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I have been working on a small DIY project. Reference for this project is the following video from YouTube. DIY - 12V Mini UPS

While I was able to put together everything and it works for most part, I see one issue and need some help there.

The device works from the backup perspective. So, when I have power from the mains, the router works on mains but when power goes off, it works on the batteries from this device.

So, when I started, the batteries has full charge so I was getting 8.4 volts out of them. To check the working I turned off the main power. After sometime I checked and as the voltage had dropped to 7.5 volts I switched on the main power. While the router did not have any interruptions due to this, I noticed that the batteries are not getting charged even when I have main power available.

Question - Does this type of BMS charge the batteries? This is one of those cheaper BMS available online through a number of sites and from the description of it I had the impression that it charges the batteries as well. The actual link from where I bought this BMS is mentioned below. 2S 10A 18650 7.4V-8.4V Lithium Battery Protection Board

Any help will be appreciated.

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    \$\begingroup\$ The BMS is only a BMS and not a charger. I've not watched the video (a bad way to convey information to question answerers) but its not obvious how you are supplying charging energy. A circuit is extremely desirable \$\endgroup\$ – Russell McMahon Aug 27 '20 at 11:45
  • \$\begingroup\$ Hi Russell, thanks or the comment. Apologies for providing the direct link to the video. I thought that it would be better than I am trying to explain it in text. To provide more information, the power supply is a AC to DC convert which is connected to the input terminals of the BMS. But, I understand from both you and Jay that I may be missing a charging circuit here. I will check this further to confirm and probably add the missing part. \$\endgroup\$ –  Almoral Aug 27 '20 at 12:30
  • \$\begingroup\$ A link to a video is fine, but supporting it with a description of the main points made or any circuitry is always a good idea. Most people will not spend the time watching videos as with so many questions it would take more time than question answering. (eg your alone is over 12 minutes). Even if applying the raw power supply to the batteries did charge them it would be an extremely bad idea as, while it is relatively easy to make a well behaved LiIon charger, it is even easier to make a fatally bad one. \$\endgroup\$ – Russell McMahon Aug 28 '20 at 2:32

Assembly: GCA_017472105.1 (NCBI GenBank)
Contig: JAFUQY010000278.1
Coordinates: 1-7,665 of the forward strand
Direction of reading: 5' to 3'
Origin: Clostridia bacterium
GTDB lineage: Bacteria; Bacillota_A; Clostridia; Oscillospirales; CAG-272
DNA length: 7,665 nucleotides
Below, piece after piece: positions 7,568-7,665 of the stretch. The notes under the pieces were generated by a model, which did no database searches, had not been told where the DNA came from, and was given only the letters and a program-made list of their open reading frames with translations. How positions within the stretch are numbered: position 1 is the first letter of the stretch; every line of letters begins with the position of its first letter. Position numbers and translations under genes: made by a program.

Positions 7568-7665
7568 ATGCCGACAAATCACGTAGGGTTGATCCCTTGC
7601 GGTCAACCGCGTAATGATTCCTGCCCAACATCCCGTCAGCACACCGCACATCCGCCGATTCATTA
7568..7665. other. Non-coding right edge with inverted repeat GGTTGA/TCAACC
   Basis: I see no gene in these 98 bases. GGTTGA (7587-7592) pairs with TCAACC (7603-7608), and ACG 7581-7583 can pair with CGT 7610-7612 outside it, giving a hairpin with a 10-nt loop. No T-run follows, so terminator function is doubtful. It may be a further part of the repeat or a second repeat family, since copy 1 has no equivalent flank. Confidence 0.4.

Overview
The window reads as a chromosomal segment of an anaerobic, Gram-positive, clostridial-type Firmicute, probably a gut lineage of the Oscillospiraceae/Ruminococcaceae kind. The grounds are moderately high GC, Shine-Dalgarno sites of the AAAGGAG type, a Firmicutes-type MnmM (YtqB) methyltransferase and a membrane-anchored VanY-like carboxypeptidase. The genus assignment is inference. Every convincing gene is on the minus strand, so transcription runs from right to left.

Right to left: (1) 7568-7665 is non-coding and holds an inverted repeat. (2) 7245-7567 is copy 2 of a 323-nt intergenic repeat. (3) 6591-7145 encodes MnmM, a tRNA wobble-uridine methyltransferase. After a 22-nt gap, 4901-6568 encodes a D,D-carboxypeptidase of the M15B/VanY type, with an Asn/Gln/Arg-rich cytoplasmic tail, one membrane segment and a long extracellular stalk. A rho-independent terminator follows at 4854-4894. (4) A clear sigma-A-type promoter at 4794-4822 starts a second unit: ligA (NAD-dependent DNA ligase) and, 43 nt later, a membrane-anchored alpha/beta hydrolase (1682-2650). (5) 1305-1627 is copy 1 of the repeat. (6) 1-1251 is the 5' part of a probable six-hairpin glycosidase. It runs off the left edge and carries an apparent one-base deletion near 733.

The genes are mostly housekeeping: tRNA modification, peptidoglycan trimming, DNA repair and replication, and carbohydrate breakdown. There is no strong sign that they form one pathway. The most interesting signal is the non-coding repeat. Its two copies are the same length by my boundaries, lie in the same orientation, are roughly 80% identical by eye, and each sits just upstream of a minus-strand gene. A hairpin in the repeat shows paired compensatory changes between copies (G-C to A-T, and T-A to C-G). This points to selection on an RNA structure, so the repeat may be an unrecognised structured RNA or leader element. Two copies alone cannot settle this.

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In the linked video, the designer provides an external charger that match the cells he used (~8.4Vdc). This is the reason why it works with its own design.

The BMS he used is over-dimensioned and adding fuses in the B+/B- lines might mislead the voltage detection provided by the BMS (there is necessarily a small voltage drop across the fuses).

The BMS doesn't provide current regulation for charging (and this model just limit the current to a huge 10A, a 3A model will be more adequate). So you might check your own power supply adapter that could run in protection mode due to the inrush charging current.

As stated by other people, a charge management module is highly recommended (if not provided by the power supply adapter) - A TP5100 module could be used (with some adaptation to lower the charging current, the default 2A is way too much for a 24/7 application)

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  • \$\begingroup\$ Thanks @Alpha01 for additional points to consider on the charging circuit. After some looking around, I too arrived at the TP5100 module as a solution. I will try it along with the recommendations you have given. \$\endgroup\$ –  Almoral Oct 6 '20 at 11:43
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The BMS you linked doesn't look to include a battery charger. And that's true with most BMS circuits you find online. The purpose of this board is more to protect against Over Charge, Over Discharge, and Over Current. So for your project, you'll either need to buy some type of charger board that works with your UPS, or you'll have to design one.

Also, I would encourage you to either find a BMS that has balance charging for the cells, or use some type of battery management IC for balance charging. Cause I don't think the BMS you included has that feature either.

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  • \$\begingroup\$ Thanks for the reply. I will check this further and yes will check for balanced charging option for the cells. \$\endgroup\$ –  Almoral Aug 26 '20 at 19:06

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